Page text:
But $43,000 is the average dividend income amount you will make from a $1,000,000 portfolio if you invest in an S&P 500 index fund. As the average dividend for S&P 500 companies is 4.3%.

After you have set some investment goals, it's time to move on to the next step.

3. Consider Consulting a Financial Planner

Consulting a financial planner can be a great option for beginner investors. Financial planners are professionals that help you manage your money.

If you want to spend a bit more money, you could consult a certified financial planner. They have more credentials and experience than other financial planners. 

Their areas of expertise include financial planning (budgeting and investing), taxes, insurance, estate planning, and retirement.

Investing your money can be daunting, especially if you don't have close friends or family that are experienced in this area.

That's why financial planners are there.

A financial planner will help you create strategies to minimize financial risk and get you on track to achieve your short and long-term financial goals.

Financial Planners Can Give You Peace of Mind

It can be a great feeling knowing that your money is being managed by a professional financial planner.

You can spend less time worrying about money and more time working (to make the money to invest) or enjoying yourself.

4. Open a Brokerage Account

The easiest and most lucrative way to start investing your money is by investing in the stock market through a discount stockbroker.

Why the stock market you say?

The stock market has provided average returns of 7% annually (adjusted for inflation) over the past 130 years. It can also be a much more hands-off option to increasing your money's value than, say, buying a rental property.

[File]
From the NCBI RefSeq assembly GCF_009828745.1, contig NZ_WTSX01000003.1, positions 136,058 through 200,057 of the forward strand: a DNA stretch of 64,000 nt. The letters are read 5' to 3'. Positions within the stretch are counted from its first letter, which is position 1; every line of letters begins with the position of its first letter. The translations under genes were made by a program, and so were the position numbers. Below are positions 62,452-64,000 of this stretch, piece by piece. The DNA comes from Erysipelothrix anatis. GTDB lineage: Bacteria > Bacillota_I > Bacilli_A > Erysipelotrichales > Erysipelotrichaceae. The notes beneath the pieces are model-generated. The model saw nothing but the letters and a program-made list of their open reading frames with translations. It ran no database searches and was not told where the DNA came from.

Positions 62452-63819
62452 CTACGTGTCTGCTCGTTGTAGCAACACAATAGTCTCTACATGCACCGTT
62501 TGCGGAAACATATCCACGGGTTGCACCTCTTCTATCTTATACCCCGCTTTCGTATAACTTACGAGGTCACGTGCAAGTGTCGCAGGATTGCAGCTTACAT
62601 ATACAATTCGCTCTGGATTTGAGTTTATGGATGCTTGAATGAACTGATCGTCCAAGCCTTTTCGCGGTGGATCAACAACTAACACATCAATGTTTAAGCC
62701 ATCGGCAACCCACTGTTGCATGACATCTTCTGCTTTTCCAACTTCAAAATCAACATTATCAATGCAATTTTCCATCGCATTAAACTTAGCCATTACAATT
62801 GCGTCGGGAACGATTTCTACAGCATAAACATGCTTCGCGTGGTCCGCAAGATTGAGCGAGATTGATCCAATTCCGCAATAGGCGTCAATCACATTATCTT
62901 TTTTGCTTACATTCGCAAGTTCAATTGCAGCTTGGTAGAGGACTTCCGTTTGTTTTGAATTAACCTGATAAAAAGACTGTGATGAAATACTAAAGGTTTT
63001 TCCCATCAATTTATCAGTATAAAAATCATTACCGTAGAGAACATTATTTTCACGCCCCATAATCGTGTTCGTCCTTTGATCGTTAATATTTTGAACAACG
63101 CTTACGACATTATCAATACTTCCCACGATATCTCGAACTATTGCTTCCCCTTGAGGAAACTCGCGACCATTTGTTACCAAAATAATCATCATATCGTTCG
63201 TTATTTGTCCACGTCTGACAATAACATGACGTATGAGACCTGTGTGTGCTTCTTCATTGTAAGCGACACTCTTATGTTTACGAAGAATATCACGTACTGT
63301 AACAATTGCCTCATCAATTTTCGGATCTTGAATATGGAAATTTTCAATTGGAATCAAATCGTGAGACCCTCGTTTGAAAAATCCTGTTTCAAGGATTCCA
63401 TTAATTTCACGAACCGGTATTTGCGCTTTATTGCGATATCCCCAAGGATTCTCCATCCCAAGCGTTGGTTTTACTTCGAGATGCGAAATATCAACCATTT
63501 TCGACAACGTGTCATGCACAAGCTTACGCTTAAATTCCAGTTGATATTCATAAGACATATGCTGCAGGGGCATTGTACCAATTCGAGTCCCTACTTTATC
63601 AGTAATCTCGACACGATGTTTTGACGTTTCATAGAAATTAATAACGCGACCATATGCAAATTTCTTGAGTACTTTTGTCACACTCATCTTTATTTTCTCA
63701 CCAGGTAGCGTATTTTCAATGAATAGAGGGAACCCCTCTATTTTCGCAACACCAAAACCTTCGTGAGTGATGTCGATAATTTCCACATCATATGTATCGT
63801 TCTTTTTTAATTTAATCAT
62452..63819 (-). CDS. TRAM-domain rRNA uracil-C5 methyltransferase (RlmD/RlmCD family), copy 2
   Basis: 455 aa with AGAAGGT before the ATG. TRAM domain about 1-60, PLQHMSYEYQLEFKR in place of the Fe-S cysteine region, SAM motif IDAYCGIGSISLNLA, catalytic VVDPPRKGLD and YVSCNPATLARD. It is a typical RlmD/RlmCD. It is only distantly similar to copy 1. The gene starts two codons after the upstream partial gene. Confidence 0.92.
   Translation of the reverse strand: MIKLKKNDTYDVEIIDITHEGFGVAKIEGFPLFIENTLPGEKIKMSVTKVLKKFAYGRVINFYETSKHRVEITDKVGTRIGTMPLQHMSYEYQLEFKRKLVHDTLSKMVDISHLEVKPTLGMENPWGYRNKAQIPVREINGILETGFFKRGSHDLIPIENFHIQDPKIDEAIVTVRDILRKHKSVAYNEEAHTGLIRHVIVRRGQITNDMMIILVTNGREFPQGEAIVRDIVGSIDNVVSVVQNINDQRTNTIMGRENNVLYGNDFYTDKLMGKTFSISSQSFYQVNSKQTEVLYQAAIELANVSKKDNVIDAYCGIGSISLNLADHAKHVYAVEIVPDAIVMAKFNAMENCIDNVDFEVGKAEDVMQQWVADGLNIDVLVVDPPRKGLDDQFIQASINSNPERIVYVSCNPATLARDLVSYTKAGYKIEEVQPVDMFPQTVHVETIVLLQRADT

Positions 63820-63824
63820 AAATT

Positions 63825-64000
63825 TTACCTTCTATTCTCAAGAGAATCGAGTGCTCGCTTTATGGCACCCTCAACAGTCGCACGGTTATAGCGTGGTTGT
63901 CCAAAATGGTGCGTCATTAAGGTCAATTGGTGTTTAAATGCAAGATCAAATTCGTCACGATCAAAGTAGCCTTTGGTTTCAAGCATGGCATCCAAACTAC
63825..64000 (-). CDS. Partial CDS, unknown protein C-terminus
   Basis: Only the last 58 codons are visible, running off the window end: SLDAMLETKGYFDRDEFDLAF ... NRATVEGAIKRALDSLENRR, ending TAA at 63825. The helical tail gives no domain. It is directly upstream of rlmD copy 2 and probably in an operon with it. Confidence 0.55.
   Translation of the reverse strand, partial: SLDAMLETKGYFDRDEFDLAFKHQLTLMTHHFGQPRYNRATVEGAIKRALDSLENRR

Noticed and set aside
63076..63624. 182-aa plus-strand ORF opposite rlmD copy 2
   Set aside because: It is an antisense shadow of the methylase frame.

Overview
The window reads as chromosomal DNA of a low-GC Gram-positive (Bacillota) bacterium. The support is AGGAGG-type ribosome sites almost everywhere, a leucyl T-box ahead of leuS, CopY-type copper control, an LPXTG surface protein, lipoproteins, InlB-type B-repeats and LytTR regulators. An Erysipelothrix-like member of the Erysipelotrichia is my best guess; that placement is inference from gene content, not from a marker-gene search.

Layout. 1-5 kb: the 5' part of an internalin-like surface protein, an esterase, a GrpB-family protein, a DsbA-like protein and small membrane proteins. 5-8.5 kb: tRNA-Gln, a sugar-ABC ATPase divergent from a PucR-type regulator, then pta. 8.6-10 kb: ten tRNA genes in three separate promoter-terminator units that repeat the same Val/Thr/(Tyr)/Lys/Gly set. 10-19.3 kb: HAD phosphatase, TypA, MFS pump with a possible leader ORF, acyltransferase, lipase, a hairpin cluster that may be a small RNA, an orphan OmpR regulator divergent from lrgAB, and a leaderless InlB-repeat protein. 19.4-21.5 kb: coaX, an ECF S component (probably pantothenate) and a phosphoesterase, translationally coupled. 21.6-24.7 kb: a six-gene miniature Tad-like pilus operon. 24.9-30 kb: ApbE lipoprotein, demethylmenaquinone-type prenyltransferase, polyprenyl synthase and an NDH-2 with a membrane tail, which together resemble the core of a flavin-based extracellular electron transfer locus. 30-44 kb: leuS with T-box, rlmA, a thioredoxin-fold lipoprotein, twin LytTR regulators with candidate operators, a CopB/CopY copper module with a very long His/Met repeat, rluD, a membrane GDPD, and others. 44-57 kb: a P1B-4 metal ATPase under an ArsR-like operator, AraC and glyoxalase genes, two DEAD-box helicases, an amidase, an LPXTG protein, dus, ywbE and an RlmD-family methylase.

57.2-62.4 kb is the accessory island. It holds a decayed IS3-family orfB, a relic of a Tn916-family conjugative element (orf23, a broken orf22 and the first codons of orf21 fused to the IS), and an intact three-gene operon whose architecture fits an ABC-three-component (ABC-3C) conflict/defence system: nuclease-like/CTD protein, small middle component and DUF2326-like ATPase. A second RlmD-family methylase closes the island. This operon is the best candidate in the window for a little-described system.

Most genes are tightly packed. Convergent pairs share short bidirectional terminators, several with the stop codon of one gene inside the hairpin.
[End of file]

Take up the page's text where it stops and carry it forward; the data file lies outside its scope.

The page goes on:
Your money will double every 10 years on average while growing by 7% annually. Another way to see it is that $1 invested at age 45 will have grown to $3 by age 62 or $4 by age 67.

The best way to invest your money in the stock market is to invest in S&P 500 index funds.

S&P 500 index funds purchase all of the stocks in the S&P 500 index and simply grow over time without you needing to manage them.

My favorite index fund is the iShares Core S&P 500 ETF. This is one of the largest index funds in the world and charges minimal annual fees.

You will need to create an account with a stockbroker to buy shares in this fund.

The Best Discount Stockbroker

My favorite discount stockbroker is Webull.

Webull is a commission-free trading platform that gives you the tools you need to analyze and buy stocks.

This makes Webull a great option whether you’re new to investing or an experienced trader.

Webull specializes in stocks, options, and ETFs.

Read my Webull review if you'd like to learn more about the platform.

5. Contribute to Your Employer-Sponsored Retirement Account

Contributing to your employer-sponsored retirement plan is another way to invest your money for retirement.

You'll typically have a choice of large mutual funds to pick from when you start a 401(k), although some are starting to offer ETFs like the one I recommended earlier.

Investing in a 401(k) is pretty neat because you can contribute pre-tax money. This means you can reduce your taxable income while building wealth for retirement.

You will, however, have to pay long-term capital gains tax once you withdraw your money for retirement. The capital gains tax rate is typically around 15%-20%.

You can contribute up to $19,500 towards your 401(k) in 2020 if you're under the age of 50, which is more than enough for one year.

You can invest an additional $6,500 to your 401(k) if you're over 50, this is called a catch-up contribution.